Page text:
The oven is essential to any kitchen. Even if you’re not a great cook, it’s fairly easy to warm up a dish in the oven. It’s a big headache when your oven breaks down, especially if it will not turn on at all. There are several possible reasons why an oven will not turn on. Here is a guide for quick oven troubleshooting that will save you time and money.
Most electric ranges require 240 volts of AC current. The current travels through two legs of 120 volts each. The oven will not turn on if one leg of the voltage is shut down. If the oven is plugged in but not getting enough voltage, it won’t start. Check your fuse box and make sure the breaker hasn’t tripped. Test the wall socket with a multimeter. If the electrical outlet is receiving power, the problem is with the oven itself.
Blown Thermal Fuse
The oven’s thermal fuse will trip if your oven overheats. The oven will not turn on if the thermal fuse is blown. The thermal fuse can’t be reset; a blown thermal fuse will need replacing.
How to Check Your Oven’s Fuses
To test your oven’s thermal fuse:
- Disconnect power from your oven using your circuit breaker.
- Check your owner’s manual to determine which fuse you need to inspect. Most electric ranges have several fuses.
- Remove the fuse and inspect it visually. The fuse is good if the fusible link is intact. If it isn’t intact, you will need to replace the fuse.
Bake Element or Broil Element
The bake element and broil element are the oven’s heating elements. The bake element is located at the bottom of the oven, and then the broil element is found at the top of the oven. Most electric ranges use both elements during a heating cycle, with the bake element performing most of the heating. If either element is faulty, the oven will not heat.
Visually inspect your bake element or broil element for signs of blistering or separating. If you see blisters, the element will need to be replaced. If the heating element looks normal, you can test it using a multimeter.
How to Test Your Bake Element or Broil Element
Caution: Before beginning your test, disconnect power to your oven at the circuit breaker panel.
- After disconnecting power, remove your oven’s back panel.
- Inspect both elements’ wires and terminals for signs of damage, wear, or corrosion.
- Remove the bake element or broil element from the oven.
- Set your multimeter to Rx1, then touch the element’s terminals with the probes. You should see a reading between 19 and 115 ohms of resistance. Consult your owner’s manual to find out what the exact reading should be–it will vary depending on the model.
- The element will need replacing if it no longer has continuity, or if signs of damage are present.
The oven’s temperature is regulated by the temperature sensor. The oven will not start if the temperature sensor is not working properly. If the sensor is broken, you will probably see a fault code.
How to Test Your Oven’s Temperature Sensor
You can test the temperature sensor using a multimeter.
- Disconnect power from your oven using your circuit breaker.
- The temperature sensor is found near the top of the oven, located on the inside wall at the rear. Disconnect it and remove it.
- Check your owner’s manual to find what the correct multimeter reading should be.
- Set your multimeter to Rx1, then touch the probes to the terminals. Make sure the sensor is at room temperature before performing this test.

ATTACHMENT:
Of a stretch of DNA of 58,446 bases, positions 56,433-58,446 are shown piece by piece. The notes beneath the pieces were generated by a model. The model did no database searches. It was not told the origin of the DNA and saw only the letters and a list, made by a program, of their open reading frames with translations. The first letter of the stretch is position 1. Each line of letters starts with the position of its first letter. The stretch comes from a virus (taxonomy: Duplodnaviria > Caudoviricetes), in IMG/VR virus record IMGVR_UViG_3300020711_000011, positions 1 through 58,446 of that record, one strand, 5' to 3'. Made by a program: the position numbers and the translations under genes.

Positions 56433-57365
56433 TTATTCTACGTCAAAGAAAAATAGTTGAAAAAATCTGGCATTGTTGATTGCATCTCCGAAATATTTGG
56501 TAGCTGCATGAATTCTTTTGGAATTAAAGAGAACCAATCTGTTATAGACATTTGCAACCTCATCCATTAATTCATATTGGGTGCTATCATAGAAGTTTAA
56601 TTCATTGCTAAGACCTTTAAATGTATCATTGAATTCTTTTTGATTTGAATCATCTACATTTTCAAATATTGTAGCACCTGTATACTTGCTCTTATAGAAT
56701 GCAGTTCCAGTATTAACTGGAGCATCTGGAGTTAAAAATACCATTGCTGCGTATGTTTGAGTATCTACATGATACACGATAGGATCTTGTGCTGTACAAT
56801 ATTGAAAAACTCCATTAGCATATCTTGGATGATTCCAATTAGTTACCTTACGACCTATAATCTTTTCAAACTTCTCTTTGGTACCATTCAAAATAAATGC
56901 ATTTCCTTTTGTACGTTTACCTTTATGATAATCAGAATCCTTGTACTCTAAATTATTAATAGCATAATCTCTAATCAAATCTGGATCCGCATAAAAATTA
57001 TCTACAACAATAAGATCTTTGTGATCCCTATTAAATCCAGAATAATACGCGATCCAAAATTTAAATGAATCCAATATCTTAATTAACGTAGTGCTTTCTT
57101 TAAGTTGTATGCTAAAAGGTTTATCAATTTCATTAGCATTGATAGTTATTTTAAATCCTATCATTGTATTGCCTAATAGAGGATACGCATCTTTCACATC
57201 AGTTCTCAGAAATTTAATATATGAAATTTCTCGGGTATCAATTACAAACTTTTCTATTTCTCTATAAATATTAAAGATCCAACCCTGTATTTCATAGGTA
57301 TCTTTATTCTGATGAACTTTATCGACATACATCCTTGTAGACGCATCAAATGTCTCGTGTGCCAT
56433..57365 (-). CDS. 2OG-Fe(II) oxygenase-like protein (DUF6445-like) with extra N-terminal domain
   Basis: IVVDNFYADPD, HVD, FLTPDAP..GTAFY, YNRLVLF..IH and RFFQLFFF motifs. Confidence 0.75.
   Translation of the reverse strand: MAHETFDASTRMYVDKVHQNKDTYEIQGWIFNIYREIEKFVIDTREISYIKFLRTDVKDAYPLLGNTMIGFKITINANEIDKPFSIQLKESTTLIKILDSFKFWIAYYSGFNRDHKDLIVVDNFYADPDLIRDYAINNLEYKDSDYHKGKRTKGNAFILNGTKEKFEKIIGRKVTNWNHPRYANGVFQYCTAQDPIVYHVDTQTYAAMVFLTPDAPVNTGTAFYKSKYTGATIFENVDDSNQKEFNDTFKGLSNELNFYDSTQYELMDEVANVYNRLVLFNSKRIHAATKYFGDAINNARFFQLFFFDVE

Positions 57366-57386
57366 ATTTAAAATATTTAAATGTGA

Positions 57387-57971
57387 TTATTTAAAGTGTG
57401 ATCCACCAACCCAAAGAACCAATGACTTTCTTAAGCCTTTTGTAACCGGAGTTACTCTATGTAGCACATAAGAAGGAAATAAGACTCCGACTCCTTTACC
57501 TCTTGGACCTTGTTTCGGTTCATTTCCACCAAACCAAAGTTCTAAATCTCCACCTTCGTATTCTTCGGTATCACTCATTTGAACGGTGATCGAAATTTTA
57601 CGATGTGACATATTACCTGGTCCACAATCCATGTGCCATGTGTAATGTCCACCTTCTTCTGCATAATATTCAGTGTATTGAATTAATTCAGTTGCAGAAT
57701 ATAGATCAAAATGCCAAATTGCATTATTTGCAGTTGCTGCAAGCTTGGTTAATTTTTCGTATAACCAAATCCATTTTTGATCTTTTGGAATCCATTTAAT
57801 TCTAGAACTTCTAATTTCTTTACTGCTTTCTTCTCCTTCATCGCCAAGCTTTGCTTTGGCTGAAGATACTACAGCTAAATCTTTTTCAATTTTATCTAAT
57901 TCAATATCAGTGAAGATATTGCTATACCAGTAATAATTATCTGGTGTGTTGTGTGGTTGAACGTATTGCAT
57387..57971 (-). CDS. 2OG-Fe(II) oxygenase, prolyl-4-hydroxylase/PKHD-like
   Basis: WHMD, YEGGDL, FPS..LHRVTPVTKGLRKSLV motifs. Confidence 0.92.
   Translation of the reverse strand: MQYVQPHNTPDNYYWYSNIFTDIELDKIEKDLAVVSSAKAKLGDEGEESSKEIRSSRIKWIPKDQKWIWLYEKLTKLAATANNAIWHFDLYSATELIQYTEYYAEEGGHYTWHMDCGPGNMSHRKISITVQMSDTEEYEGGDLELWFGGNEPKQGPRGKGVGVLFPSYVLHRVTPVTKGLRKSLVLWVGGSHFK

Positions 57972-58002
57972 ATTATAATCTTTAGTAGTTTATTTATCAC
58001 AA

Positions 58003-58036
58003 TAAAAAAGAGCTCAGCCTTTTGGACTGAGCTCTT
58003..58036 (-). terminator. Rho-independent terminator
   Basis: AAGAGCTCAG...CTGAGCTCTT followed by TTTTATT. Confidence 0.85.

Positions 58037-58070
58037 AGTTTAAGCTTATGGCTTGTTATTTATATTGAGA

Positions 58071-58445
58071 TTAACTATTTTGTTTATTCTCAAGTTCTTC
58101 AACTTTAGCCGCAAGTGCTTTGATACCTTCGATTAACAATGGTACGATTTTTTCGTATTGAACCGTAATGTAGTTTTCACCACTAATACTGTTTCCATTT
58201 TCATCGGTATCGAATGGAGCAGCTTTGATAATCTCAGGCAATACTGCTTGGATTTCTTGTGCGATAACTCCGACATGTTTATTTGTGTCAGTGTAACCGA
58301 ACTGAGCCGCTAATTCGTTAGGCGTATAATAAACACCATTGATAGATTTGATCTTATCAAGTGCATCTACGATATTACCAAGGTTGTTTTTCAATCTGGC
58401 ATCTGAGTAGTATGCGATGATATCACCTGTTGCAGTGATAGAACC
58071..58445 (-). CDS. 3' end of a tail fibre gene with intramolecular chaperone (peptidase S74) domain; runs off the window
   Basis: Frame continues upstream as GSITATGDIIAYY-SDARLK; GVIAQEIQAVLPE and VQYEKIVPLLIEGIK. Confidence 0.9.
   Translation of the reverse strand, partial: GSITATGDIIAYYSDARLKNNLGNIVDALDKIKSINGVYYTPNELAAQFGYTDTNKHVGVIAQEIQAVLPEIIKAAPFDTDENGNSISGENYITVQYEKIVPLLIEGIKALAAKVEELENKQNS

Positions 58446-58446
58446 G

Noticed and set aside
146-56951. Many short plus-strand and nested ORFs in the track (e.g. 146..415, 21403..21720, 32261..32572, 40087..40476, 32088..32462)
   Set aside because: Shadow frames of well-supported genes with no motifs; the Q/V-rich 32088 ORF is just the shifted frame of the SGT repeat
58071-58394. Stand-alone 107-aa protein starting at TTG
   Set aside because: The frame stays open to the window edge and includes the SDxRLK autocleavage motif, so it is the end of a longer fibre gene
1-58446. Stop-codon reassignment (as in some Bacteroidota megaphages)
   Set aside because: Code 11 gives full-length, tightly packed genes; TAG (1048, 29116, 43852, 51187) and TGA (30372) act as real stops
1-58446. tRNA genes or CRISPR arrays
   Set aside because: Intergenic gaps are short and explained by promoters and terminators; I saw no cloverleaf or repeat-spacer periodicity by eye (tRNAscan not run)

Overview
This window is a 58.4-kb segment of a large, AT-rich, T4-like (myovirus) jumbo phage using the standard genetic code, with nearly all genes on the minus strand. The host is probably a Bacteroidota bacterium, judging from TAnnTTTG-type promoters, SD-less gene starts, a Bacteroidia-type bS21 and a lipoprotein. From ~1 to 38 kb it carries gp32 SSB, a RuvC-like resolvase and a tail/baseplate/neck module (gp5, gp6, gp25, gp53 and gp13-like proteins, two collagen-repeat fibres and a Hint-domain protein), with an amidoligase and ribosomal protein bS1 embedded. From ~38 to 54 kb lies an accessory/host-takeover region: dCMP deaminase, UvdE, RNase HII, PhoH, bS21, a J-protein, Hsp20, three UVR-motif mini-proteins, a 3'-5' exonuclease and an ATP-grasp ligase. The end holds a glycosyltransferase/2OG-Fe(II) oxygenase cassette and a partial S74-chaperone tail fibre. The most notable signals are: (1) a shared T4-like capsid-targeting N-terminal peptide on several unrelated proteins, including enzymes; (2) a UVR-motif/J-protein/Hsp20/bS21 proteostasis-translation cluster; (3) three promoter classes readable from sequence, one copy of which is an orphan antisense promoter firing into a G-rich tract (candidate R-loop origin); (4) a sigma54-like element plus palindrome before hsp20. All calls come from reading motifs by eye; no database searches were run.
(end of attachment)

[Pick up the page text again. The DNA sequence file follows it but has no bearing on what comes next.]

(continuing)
- If your multimeter reading is not within the recommended range, the temperature sensor will need to be replaced.
In a gas oven, the igniter opens the gas valve and ignites the gas. A faulty igniter is one of the most common repairs on gas ovens. The igniter works by drawing an electrical current to open the safety valve. It then becomes hot enough to ignite the gas in the oven’s burner assembly. A weak or broken igniter will not open the safety valve properly, and the oven will not start.
The igniter is usually located near the oven’s burners. Disconnect the gas supply, then locate the igniter and use a toothbrush to gently clear away any buildup of dirt or debris. Use a small needle to clean the pilot hole and remove any dirt that’s blocking the flow of gas.
If cleaning the igniter does not resolve the issue, follow the steps below.
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How to Check the Igniter
To determine if your igniter is working correctly:
- Watch the igniter while the oven is on. If the igniter glows, but the gas flame does not ignite for 90 seconds or more, the igniter is weak and will not open the safety valve.
- If the igniter does not glow, use a multimeter to test it for continuity.
- If no continuity is found, replace the igniter.
Electronic Control Board
Most modern ovens are controlled by an electronic control board. If you have an electric oven, the electronic control board operates the bake and broil elements. In a gas oven, the control board will operate the safety valve. If the control board is not functioning properly, it won’t send voltage to the heating elements and the oven will not turn on.
Before attempting to replace the control board, make sure your heating elements are not causing the problem. If your heating elements are working properly, inspect the electronic control board.
Inspecting the Electronic Control Board
Before accessing the control board, make sure to disconnect power from your appliance.
- The electronic control board is located behind the control panel. You will probably need to remove the top panel to access the electronic control board.
- Visually inspect the control board for signs of wear or damage. Look for shorted, burned, or damaged contacts.
- If you find any damage, the electronic control board should be replaced.
If you’re having problems with your oven, you may need professional assistance. The tips outlined in this article will help you determine why your oven won’t start.